As part of Nepal’s education reform efforts, the country has recently transitioned from a nationally conducted school-leaving certificate examination (SLC), which acted as an “iron gate” for many students who attended government schools in rural areas, to a Secondary Education Examination (SEE). One of the main problems with the SLC was that a student who did very poorly in one or two subjects would fail the exam even if he or she did quite well on other subjects. The SEE, in contrast, essentially takes an average “grade” across all subjects and, if that grade is a passing one, allows the student to move on to secondary education. Pass rates in 2018 were 78%, meaning that most exam takers could move on to 11th grade. In previous years, overall exam pass rates were often below 50%. In 2020, the exam was canceled due to the COVID-19 pandemic and students were instead graded on their in-class performance. Thus, it is still too early to tell whether this reform has been successful.
There are other reforms in higher education that are underway, but implementation has been slow. In addition, underfunding remains a problem: 10.19% of overall public spending was allocated to education in 2018, representing 5.1% of GDP. While this represents a slight increase from previous years, it is well short of Nepal’s goal of spending 20% of its budget on education. Finally, overall national spending on research and development remains insignificant, 0.3% of GDP as of 2010, and it will be some time before Nepal has a thriving R&D sector.
Education / R&D policy
Political leaders in Nepal continue to face significant structural constraints to achieving good governance goals. Highly unfavorable conditions for economic and political transformation include a low level of economic and social development; a population with relatively low, though improving, educational attainment; the geographical disadvantages of a landlocked and relatively resource-poor state; and a strengthening, but still fairly weak state. Nepal’s environment is prone to the effects of natural disasters, as evidenced by the devastating 2015 earthquakes, the landslides that destroy the country’s infrastructure every monsoon season and man-made ecological degradation. The country’s terrain is challenging to navigate, but the state is starting to meaningfully move away from its historical centralization in Kathmandu. With federalism, policymakers are learning to assess citizen aspirations and needs more effectively, and to start to meet them. Still, poverty remains rampant and educational resources scarce in many parts of the country. Meanwhile, rapid urbanization and the ongoing brain drain (nearly a quarter of the country’s workforce is employed outside of Nepal) also present unique policy challenges, though the COVID-19 pandemic has reversed the latter trend and brought many expat Nepalis home. The political leadership has been instrumental in Nepal’s governance problems. For example, their focus on ensuring their political and material success has contributed to the current governance challenges by drawing attention and resources away from much-needed improvements to infrastructure.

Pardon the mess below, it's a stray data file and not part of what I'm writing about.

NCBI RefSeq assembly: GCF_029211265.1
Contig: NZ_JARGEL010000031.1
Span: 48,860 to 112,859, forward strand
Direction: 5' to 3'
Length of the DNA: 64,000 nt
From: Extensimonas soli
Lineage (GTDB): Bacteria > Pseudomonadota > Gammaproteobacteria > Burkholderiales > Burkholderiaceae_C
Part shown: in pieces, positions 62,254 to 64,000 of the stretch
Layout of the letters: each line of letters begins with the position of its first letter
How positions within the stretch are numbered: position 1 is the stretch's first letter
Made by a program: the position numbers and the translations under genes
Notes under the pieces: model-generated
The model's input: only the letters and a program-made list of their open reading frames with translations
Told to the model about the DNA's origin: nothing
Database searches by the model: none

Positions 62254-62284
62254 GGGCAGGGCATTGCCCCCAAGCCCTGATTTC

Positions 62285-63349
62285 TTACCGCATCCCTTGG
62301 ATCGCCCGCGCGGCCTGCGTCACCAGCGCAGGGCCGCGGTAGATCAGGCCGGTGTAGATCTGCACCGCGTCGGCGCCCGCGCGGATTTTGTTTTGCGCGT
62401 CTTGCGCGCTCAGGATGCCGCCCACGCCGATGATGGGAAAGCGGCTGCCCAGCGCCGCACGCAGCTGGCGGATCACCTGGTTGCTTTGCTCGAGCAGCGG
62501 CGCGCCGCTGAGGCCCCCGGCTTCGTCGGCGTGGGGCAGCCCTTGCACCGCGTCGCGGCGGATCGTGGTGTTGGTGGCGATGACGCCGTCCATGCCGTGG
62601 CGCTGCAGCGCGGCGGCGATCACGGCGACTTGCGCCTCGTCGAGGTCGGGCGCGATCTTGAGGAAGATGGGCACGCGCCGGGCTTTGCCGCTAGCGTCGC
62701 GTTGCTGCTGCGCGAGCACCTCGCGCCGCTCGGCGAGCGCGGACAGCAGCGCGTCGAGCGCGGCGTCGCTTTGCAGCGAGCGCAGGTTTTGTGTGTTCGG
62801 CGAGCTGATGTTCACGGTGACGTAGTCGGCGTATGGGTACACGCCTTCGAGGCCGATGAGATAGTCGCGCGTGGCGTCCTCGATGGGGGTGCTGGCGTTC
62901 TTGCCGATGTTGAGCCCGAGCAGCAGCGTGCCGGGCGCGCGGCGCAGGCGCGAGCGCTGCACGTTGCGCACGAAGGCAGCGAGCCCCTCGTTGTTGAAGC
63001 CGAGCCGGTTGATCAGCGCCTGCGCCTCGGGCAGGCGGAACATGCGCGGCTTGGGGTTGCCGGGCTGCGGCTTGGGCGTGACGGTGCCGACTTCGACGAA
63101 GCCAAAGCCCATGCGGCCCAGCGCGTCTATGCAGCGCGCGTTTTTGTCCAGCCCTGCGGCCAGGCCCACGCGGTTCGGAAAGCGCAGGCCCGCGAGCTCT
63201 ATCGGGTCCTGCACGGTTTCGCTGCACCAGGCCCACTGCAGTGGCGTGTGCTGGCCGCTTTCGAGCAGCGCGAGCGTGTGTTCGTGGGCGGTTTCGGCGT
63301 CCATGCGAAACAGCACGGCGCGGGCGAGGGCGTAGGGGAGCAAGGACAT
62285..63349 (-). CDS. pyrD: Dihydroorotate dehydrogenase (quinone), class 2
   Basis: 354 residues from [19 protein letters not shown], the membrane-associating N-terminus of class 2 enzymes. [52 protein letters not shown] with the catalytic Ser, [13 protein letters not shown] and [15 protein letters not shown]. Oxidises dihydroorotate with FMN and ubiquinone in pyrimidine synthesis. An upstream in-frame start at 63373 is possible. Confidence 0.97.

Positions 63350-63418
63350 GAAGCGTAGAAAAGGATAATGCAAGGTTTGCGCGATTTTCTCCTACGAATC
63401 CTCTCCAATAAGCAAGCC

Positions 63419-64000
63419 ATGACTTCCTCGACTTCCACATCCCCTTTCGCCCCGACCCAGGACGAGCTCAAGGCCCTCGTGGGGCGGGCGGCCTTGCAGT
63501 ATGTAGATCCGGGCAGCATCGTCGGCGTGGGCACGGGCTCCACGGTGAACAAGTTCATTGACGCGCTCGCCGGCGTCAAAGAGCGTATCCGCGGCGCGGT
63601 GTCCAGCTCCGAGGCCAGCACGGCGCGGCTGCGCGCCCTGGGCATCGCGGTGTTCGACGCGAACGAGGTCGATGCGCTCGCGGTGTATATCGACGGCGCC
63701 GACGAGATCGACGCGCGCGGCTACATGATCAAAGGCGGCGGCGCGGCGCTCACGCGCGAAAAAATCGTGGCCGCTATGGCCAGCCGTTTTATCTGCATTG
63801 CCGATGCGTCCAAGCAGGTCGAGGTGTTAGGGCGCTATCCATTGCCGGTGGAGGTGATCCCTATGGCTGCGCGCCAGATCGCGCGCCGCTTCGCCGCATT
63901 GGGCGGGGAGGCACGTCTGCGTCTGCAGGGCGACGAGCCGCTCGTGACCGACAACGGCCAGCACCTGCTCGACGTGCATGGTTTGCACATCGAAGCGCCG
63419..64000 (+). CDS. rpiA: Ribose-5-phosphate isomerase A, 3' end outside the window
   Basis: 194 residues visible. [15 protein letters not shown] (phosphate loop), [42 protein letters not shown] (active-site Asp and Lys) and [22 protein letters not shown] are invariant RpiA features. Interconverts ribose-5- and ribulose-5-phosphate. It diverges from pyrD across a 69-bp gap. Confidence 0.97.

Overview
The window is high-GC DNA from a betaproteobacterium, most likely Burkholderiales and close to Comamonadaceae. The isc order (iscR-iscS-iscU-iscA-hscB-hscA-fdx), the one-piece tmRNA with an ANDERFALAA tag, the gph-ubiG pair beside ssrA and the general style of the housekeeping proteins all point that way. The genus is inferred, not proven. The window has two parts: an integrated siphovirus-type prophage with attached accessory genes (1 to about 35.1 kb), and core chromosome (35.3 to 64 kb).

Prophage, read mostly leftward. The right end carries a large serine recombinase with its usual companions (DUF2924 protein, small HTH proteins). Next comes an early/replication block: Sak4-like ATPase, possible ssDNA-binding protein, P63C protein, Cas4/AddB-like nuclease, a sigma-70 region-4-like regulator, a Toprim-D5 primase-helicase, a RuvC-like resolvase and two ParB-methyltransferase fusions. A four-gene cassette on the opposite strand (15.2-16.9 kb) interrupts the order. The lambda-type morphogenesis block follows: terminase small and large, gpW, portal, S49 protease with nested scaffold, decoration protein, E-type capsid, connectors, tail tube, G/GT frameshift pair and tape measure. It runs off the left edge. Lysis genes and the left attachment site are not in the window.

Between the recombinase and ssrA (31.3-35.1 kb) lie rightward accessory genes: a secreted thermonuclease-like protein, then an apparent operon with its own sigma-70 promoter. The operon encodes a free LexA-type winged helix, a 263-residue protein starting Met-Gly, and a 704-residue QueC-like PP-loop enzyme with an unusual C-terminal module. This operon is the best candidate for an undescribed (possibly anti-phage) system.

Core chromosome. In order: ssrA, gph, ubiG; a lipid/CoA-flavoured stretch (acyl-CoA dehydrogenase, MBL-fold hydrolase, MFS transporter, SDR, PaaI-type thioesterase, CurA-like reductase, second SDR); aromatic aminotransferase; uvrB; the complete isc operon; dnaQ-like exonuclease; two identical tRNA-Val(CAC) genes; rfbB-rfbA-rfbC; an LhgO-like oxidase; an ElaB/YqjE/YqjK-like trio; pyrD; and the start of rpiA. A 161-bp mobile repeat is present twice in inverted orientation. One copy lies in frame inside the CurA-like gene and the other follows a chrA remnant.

Nepal has long been a major recipient of official development assistance and governance is supported, sometimes to the long-term detriment of state strength, by a host of international and national NGOs. Spaces for civic participation are relatively open in Nepal and this has contributed to the emergence of a variety of indigenous civil society movements. Many forms of engagement center around very specific local, as opposed to national, affiliations and identities. The number and range of civil society organizations operating even in the most remote and impoverished areas of the country are astounding. Over time, some of these local affiliations may grow into national-level organizations and/or movements, but others may remain local, reflecting this historical and continued diversity of political, social and economic life in Nepal, a place where mutually unintelligible dialects are sometimes spoken on opposite sides of a valley simply because of the limited interaction Nepalis living in these distinct locales have had with one another.
Civil society traditions
Political elites have instrumentally used polarization techniques to create cleavages along ethnic and regional lines. While scaremongering among national media outlets often fans the flames, politics has been relatively sedate since the Terai protests in 2015, and the free and fair national and local level elections in 2017. Other problems exist, however. For example, minority ethnolinguistic groups remain dissatisfied and, while outright violence is rare these days, confrontations between cadres of different political parties, as well as between members of different social groups mobilized around identity-based platforms, sometimes threaten stable, peaceful governance, as was evidenced at the end of 2020 by the spillover of tensions within the NCP into the public sphere. Nepal’s new institutional framework, and federalism in particular, is managing these risks better than previous institutional frameworks, but tensions remain. The state is also developing its own capacity during the COVID-19 pandemic and Nepal should emerge on the other side of the pandemic in a better position, which is not true for many other countries.